Though many of the Middle Eastern revolutions have come and gone, the prevailing reasons behind them are still under much debate. The conflict largely hinges on whether or not social media can create action. According to one theory, it can actually stop it.
Navid Hassanpour, a political science graduate student at Yale University, wrote his new paper investigating the power of social media during the Egyptian uprising. He differs from Malcolm Gladwell's now-famous story that took media to task for praising Twitter and Facebook during the revolutions by saying that, yes, they do serve as good organizing tools. But they're also great at distracting people from their cause, creating a normalizing effect that cows people into apathy.
The most important mobilizing factor, and Mubarak's biggest mistake, was when the Egyptian government shut down the internet. Speaking with the New York Times, Hassanpour said:
"The disruption of cellphone coverage and Internet on the 28th exacerbated the unrest in at least three major ways," he writes. "It implicated many apolitical citizens unaware of or uninterested in the unrest; it forced more face-to-face communication, i.e., more physical presence in streets; and finally it effectively decentralized the rebellion on the 28th through new hybrid communication tactics, producing a quagmire much harder to control and repress than one massive gathering in Tahrir."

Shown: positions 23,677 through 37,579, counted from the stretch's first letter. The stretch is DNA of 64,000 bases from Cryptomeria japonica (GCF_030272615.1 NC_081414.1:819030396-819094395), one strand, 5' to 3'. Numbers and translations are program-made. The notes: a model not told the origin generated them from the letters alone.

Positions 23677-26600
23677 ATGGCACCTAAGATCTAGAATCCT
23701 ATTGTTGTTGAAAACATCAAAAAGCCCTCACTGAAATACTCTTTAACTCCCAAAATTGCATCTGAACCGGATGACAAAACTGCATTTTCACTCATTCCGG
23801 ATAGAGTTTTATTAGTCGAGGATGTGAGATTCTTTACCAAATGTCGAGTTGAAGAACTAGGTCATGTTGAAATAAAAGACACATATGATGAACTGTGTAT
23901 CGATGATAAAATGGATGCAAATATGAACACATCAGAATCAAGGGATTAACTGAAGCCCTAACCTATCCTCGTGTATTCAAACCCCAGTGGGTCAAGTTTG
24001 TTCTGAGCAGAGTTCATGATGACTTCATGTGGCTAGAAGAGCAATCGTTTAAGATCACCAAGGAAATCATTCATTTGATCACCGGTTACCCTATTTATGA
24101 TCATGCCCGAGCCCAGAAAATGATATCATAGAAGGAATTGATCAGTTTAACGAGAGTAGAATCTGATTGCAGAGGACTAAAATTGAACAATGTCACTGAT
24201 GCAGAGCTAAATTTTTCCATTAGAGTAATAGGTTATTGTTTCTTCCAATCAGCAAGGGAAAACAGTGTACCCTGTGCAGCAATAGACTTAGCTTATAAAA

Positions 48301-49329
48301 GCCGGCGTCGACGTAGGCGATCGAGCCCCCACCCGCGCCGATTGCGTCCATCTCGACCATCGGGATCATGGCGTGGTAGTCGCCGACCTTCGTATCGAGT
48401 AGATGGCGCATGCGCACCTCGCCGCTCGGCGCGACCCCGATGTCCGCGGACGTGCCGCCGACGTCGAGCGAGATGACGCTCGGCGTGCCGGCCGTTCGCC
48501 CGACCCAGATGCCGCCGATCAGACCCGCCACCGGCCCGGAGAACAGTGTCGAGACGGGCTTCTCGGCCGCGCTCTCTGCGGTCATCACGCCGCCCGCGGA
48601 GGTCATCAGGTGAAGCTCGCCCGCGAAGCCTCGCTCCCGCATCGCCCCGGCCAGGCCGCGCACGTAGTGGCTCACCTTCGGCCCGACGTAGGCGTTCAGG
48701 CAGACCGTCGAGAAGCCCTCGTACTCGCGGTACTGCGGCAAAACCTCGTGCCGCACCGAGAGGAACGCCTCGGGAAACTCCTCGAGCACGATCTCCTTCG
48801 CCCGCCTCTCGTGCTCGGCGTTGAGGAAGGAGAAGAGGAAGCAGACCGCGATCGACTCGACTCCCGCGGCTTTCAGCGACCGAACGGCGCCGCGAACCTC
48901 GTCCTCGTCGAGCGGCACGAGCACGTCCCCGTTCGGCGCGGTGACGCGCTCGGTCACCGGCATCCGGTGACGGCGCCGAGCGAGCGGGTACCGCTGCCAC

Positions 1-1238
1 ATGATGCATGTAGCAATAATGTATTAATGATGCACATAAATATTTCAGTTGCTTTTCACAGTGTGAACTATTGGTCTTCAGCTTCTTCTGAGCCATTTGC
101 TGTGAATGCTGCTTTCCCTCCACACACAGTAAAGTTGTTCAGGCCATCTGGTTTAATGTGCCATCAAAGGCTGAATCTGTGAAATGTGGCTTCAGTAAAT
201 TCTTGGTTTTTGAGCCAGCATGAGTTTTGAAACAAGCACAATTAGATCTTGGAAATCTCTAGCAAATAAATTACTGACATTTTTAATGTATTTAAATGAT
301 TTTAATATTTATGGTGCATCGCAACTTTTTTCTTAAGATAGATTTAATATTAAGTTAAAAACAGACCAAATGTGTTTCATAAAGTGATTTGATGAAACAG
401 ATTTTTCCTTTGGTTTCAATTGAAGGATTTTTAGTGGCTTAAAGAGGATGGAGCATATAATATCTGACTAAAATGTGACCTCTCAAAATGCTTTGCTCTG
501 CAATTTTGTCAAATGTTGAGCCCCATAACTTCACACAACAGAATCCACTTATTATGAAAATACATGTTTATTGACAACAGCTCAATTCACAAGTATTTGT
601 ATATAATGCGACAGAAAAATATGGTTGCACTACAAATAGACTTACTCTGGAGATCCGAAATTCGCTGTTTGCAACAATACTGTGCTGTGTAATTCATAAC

Put another way, it forced people to react to the issue on a deeper, more personal level. Which was bad news for the regime. It was bad news for PM David Cameron during the London riots, and it was bad news for BART when they tried to prevent their own protests earlier this month.
How might a dictator quell dissenting opinion with this kind of knowledge, or at the very least stall it? By either throttling connectivity in a way that makes the internet less useful in strategic areas, or creating distractions that will prevent the revolution from reaching critical mass. It likely wouldn't stop the eventual change the people would demand, but that change won't be as swift. [NYT via Slate]
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